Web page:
Once again we are spending far longer in one place than we ever anticipated. Christmas passed with a food frenzy, the new year arrived with yet more good food and fireworks on the beach, Dreikönig (three-kings-day) saw some home-made three-kings-cake (well, it’s really a bread, but cake sounds better), and now we’re already well and truly into January.
You may wonder what’s keeping us in this place for so long? Alas, it’s once again the age of our boat. There are thousand things to repair (amongst them fixing the salt water and bilge pump, the stove, the air ventilation of the water tanks, the boom runner, the anchor storage, the pole fitting, removal of the eternal rust, sealing of small leaks in the windows, etc etc etc – some of them with undesirable side effects, e.g. an infected splinter in Pat’s finger) or, when they cannot be fixed, new parts must be ordered in. Of course over Christmas and New Years ordering things in is a little tricky, and we only now just managed to buy a new satellite phone (which of course is still in the process of being delivered), and will still have to look for a new EPIRB in case we should need rescuing. Bloody expensive stuff, but you don’t really want to cross the Atlantic without the bare minimum of safety equipment.
Well, nobody ever said that cruising around on an old steel boat would be easy. But sometimes, just sometimes, we are dreaming of living in a spacious, nice, clean, functioning house, where we could employ somebody to do all the cleaning for us, and where our dog could run free in the big garden. Oh, and don’t forget the nice, big supermarket and other shops in the neighbourhood, where you could just buy anything you needed, where you wouldn’t have to run around for two days stuttering in a foreign language to just buy a plug for your sink (the old one the %&”*#± dog must have hidden somewhere on the boat – one of her favourite tricks, after chewing socks of course)… no, no, we’re not really sick of sailing just yet, but sometimes … it can become a little frustrating.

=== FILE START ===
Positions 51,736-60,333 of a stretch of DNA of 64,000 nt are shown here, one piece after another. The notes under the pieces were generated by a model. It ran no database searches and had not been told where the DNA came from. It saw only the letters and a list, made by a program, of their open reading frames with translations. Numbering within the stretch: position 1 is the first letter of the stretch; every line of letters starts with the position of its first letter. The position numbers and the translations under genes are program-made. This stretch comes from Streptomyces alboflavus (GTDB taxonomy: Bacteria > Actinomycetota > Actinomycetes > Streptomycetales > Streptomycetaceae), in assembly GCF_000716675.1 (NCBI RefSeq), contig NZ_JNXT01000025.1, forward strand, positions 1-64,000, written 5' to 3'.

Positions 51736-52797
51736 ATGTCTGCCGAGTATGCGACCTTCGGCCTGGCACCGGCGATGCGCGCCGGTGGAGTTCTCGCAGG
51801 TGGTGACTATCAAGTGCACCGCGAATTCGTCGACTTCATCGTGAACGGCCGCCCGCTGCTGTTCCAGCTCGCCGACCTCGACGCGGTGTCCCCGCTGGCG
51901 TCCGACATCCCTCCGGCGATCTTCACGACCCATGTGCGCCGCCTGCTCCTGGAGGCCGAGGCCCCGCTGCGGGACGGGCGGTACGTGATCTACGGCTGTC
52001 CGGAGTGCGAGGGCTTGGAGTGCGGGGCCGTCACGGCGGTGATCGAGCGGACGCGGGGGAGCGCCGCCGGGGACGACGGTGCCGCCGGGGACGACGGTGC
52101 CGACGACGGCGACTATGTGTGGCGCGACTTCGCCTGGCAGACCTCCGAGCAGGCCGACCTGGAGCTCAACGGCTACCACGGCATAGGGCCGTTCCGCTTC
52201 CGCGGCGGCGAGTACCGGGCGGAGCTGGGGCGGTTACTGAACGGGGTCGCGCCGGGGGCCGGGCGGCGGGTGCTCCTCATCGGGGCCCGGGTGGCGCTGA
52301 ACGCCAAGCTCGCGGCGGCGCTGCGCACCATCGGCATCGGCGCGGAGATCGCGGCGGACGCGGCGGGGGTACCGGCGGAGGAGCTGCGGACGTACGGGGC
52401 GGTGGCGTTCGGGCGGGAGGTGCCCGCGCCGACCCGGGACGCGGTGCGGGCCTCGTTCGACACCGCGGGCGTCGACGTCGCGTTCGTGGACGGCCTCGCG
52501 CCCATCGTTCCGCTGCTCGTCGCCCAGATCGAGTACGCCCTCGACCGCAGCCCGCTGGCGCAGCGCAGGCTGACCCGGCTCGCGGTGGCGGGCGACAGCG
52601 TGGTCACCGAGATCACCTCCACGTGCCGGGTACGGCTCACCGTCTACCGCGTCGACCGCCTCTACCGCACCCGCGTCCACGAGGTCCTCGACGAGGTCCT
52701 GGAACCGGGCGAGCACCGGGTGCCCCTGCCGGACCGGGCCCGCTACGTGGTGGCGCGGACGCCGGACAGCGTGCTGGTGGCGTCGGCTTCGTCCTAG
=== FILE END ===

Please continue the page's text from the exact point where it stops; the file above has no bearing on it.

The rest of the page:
And then again there are days where we just take it easy, sleep in, go for a walk in the beautiful hills surrounding the stunning bay, and all the hardship is forgotten. And then, sometimes, I think of my former life where I had to sit in my office day in, day out, struggling with things that seemed so important back then, and that just don’t have any relevance here anymore. I’m still proud of my PhD, don’t get me wrong. But I don’t regret for a minute that I’ve sold most of my belongings back home and put my career in science on hold for this experience. Here, I simply feel alive.